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Selling is New for Some of Our Salespeople

I started my business three years ago. The typical phone call I get from a potential new client is, “Can you teach my salespeople how to sell and stop being order takers?”

Owners, managers and company leaders, we have done a disservice to our sales teams for the last two decades with poor sales and business development decisions we have made:

  • We call some salespeople “salespeople” when many are truly “account managers”  

  • These “account managers” are used to handling inbound leads and have never attempted an outbound new business call their entire career

  • Lead distribution has fooled these “account managers” into thinking they have been “selling” all this time

  • We have become reliant on external venues and third-party websites to provide leads and have forgotten how to find new business

  • Leads are expected. Leads should not be expected. I call leads GIFTS.

  • What we considered selling in “our day” is different than what happens today

Sure, salespeople and account managers need to be skilled in relationship building, listening, knowing their product and understanding their client’s needs. That type of selling is very important and I am not minimizing it. I love when salespeople take a $50,000 client and turn that client into a $250,000 client. That is an imperative expectation of individual sales growth. However, that doesn’t mean they have been fulfilling your expectation of selling; they have been nurturing and growing existing business.

Once we return to planning gatherings over 10 guests, we need to recognize something; the phone ain’t going to be ringing as much as it did for the last 11 years. We need to get our hustle back on.


When we all return to the office post-COVID-19, your sales team should have more time to sell. I bet some have never done this before. I can actually guarantee this, as I have owned my business for three years and have worked with several salespeople who have told me as such. This is a skill set that needs to be taught, re-taught, audited and developed. Do not assume your team knows how to sell. Provide them the tools and coaching to make them comfortable as many need to start at square one.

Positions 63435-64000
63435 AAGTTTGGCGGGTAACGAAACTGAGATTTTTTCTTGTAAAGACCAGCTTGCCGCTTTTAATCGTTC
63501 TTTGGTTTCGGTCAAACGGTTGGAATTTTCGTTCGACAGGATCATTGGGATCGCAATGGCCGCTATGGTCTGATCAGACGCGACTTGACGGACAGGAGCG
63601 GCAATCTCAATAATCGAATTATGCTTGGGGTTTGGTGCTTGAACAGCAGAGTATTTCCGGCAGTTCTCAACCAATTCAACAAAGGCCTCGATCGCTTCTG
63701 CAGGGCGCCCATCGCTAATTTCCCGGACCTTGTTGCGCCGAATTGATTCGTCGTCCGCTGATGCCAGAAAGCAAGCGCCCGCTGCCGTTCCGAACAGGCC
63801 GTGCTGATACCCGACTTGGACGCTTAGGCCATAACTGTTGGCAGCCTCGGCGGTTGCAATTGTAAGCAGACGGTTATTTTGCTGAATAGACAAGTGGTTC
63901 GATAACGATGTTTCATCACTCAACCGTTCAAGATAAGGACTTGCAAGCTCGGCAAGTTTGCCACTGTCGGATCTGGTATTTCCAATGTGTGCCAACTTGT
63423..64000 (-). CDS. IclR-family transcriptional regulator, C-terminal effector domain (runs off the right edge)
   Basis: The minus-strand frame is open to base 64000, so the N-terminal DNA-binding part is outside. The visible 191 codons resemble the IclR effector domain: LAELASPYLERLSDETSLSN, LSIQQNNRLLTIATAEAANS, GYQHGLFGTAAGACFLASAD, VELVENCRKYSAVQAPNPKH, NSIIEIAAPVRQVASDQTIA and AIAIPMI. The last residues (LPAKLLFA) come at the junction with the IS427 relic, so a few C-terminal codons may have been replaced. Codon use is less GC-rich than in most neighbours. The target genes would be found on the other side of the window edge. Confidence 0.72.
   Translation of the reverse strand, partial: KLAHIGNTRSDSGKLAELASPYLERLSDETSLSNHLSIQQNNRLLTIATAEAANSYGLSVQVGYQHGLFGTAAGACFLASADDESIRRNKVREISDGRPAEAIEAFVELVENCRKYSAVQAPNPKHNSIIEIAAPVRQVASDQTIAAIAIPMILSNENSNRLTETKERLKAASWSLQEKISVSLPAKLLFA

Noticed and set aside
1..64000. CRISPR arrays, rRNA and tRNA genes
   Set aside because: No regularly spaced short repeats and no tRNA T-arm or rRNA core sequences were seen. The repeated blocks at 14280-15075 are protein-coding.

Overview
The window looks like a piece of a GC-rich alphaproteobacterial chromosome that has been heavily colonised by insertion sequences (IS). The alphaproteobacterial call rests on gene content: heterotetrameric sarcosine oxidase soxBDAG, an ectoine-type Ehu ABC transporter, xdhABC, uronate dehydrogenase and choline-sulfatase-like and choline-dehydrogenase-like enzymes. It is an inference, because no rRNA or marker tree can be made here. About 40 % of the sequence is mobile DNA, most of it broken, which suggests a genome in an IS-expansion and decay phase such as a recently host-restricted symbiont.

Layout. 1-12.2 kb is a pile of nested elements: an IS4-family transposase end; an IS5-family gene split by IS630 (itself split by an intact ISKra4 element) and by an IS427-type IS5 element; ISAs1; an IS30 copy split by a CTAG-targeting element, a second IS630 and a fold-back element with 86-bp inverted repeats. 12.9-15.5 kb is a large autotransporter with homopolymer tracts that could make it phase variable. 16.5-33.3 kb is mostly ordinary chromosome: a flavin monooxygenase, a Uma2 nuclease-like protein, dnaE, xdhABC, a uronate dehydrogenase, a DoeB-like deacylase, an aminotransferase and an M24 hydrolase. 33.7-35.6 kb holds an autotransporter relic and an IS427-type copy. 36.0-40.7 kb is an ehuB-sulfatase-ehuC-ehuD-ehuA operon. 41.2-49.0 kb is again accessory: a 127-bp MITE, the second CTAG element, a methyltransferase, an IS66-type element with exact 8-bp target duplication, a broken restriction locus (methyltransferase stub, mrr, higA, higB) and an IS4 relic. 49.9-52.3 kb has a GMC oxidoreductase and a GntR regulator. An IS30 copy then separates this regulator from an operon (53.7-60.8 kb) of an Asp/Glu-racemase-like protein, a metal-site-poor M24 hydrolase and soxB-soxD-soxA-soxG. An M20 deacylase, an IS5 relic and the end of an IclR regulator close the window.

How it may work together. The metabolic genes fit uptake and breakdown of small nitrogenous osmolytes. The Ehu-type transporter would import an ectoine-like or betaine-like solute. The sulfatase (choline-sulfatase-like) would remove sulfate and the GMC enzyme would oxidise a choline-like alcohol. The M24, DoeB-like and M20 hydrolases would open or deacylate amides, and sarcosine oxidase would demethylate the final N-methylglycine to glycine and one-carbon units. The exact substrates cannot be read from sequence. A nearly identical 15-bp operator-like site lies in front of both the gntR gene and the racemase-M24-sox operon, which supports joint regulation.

Seven initial ideas for leadership coaching:

  • Have honest, individual dialogues with each one of your team members

  • Ask them if they have ever called on a new client

    • What made them feel good? What made them feel bad?

  • Define your actual expectation for what a “call” is

    • Phone vs. Email?

    • Is tackling your stagnant client base a good start?

  • Look at a sample outbound email to see how they introduce themselves

  • Look at what collateral materials are readily available following the initial call

    • Be prepared for immediate follow up

  • Pretend to be the potential customer so the salesperson can practice

    • Ask questions back/email responses back

  • Provide resources for research

    • Stagnant- Invoice Reports, Revenue History

    • New Biz- Trade Publications, LinkedIn, Google Alerts

As a former catering salesperson, the luckiest thing that happened to me was not being at the “big dog” company. I had to be scrappy and creative to find new business. I had to have guts to call on previously proposed lost business. Have that mindset now no matter what your company’s size and resources. Everyone is in the same doghouse now.

Jennifer Perna

Jennifer Perna

Owner, Fulton Market Consulting, Chicago, IL
Jennifer Perna started Fulton Market Consulting in May 2017 after developing an event experience and sales management experience portfolio for over 25 years in the downtown Chicago catering and special events industry. Jennifer presently works with owners, managers and all team players at hospitality-related companies on increasing sales and creating business development strategies, streamlining processes for operations and event production and developing best practices for human resources and administrative management. This is especially imperative as we continue to manage a diverse and young talented pool of employees today. Jennifer brings a dynamic, approachable and relatable communication style to all levels and members...